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mbeers6

Softer Dellorto carb spring?

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Looking to make the throttle easier/softer on my 2010 TXT 250 which has the PHBL26 carb. Put a new cable on and lubed the throttle tube properly but I believe the return spring is the issue. 

I also have a 2017 TXT 250 with a Keihn and it requires much less effort to open the throttle. Trying to get the amount of effort on the Dellorto to feel more like the Keihn which is very smooth/low effort.

So, has anyone gone to a softer spring? If so where did you get it (hardware store?) and did it effect the closing of the throttle at all? I don't want to modify the stock one, but what about cutting off some of the coils?

Cheers

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Cut off 4 to 5 coils from the original, always worked in the past. Bye, Peter B.

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Best way and ive done this several times, run the spring up and down a grinding wheel, removing a bit of the thickness, if you apply a little pressure it winds itself in and removes a consistent amount. It can be done in stages and also you maintain the closed coils top and bottom. @mbeers6

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2 hours ago, peterb said:

Cut off 4 to 5 coils from the original, always worked in the past. Bye, Peter B.

i wouldnt do this

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NIGEL DABSTER is correct, whatever you do don't shorten spring. 'THINNING 'the coil with a grinder is only way to modify a spring, otherwise you risk slide sticking open..........trust me I know to my expense.!!

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No, grinding a spring. That is more likely  to leave you in a fix. People have been shortening springs for decades. Just start off small. Another problem with soft throttle springs is they are harder to control. Just a little movement from the throttle hand or hard hit causes some in put to the carb. You could also lube the cable and tube.

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Disagree mark I have cited 2 reasons why its the preferred method. I always did this on my shercos, done 4 with complete sucess, method was shown to me by ace mechanic and tuner who has helped riders win two world championships in seperate disciplines of motorcycling, so imho the best way!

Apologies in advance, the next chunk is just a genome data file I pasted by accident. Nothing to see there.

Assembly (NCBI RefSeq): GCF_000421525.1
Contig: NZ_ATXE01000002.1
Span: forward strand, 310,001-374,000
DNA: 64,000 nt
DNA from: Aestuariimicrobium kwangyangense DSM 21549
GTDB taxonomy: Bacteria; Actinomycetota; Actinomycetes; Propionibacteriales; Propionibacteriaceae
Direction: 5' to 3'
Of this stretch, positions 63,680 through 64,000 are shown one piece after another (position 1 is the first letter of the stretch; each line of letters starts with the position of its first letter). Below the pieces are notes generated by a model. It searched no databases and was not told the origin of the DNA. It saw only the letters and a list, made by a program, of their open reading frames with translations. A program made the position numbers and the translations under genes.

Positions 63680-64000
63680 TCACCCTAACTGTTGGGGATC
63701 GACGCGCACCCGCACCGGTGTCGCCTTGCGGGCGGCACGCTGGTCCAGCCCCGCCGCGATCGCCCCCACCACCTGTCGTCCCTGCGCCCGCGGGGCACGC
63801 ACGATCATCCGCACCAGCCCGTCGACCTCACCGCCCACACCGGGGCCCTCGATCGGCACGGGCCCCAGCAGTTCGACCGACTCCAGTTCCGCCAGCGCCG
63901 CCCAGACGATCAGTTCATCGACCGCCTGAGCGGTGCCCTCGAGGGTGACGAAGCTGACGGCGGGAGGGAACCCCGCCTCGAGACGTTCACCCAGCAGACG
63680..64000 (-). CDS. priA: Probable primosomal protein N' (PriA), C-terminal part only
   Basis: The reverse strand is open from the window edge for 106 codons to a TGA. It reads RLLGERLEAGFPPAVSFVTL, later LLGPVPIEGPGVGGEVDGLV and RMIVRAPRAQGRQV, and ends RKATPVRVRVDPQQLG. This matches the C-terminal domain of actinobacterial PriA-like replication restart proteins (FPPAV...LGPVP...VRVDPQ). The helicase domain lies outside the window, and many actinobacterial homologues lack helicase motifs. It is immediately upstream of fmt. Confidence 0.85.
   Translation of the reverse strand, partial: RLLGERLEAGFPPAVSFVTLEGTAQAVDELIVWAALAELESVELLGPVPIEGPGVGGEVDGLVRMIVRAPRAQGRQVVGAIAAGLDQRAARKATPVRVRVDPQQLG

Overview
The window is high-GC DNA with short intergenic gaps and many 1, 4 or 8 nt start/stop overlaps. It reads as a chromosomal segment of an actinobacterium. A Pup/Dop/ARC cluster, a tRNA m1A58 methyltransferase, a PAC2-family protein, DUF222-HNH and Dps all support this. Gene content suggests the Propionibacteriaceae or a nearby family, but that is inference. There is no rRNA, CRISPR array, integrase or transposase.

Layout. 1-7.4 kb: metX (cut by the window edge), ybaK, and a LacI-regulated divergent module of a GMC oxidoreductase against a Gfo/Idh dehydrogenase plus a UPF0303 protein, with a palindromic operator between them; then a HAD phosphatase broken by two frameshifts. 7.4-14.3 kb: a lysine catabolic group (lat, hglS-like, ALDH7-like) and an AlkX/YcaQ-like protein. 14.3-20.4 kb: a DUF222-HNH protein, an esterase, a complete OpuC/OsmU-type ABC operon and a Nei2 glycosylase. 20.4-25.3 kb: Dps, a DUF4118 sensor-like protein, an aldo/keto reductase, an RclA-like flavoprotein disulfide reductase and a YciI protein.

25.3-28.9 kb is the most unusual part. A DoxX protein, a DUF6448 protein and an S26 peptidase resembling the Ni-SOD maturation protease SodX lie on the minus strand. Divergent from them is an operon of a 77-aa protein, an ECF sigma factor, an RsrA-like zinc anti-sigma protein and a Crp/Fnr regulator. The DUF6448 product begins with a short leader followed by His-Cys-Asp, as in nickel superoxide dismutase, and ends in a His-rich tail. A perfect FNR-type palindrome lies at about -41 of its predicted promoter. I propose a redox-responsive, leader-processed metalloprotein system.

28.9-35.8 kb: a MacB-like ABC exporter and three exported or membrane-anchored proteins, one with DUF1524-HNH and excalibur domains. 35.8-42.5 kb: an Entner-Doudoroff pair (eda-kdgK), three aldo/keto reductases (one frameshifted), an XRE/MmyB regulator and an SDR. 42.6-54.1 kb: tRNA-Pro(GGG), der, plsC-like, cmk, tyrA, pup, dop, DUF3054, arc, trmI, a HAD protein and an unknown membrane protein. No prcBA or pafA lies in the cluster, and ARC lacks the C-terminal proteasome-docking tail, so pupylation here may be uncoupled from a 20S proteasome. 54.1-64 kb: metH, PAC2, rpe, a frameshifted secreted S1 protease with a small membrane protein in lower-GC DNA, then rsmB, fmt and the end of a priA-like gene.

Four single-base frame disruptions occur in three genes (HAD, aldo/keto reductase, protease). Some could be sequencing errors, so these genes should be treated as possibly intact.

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I agree with Nigel, cutting coils off of a spring increases the spring rate (force required to compress the spring a certain distance) while reducing the initial force to lift the slide off the idle stop. The method I've used in the past was to turn a wooden dowel to just a bit larger than the spring's I.D. Slip the spring over the dowel by turning it in the direction that opens up the coils, then lock it in place by turning the other way. Clamp the dowel in a vise and then use a length of emery cloth pulled between  both hands to remove spring material. This method slowly removes metal and reduces the chance of suddenly overdoing the grinding with an aggressive wheel. You may be surprised how fast this cuts down the wire thickness, too. 

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22 minutes ago, arbutus said:

I agree with Nigel, cutting coils off of a spring increases the spring rate (force required to compress the spring a certain distance) while reducing the initial force to lift the slide off the idle stop. The method I've used in the past was to turn a wooden dowel to just a bit larger than the spring's I.D. Slip the spring over the dowel by turning it in the direction that opens up the coils, then lock it in place by turning the other way. Clamp the dowel in a vise and then use a length of emery cloth pulled between  both hands to remove spring material. This method slowly removes metal and reduces the chance of suddenly overdoing the grinding with an aggressive wheel. You may be surprised how fast this cuts down the wire thickness, too. 

By the time you've done all that, your hands will be strong enough to overcome the massive force required to compress a standard spring.  😳😳😳

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Or just leave the spring as it is and buy one of these, to be used an hour or so, daily. Then use your other hand, too.

No problems whatsoever riding any bike a couple of weeks after that .....

5ae46e2150c3a_2018-04-2814_42_10.thumb.jpg.83dcbc8b26684112912568e009f51f24.jpg

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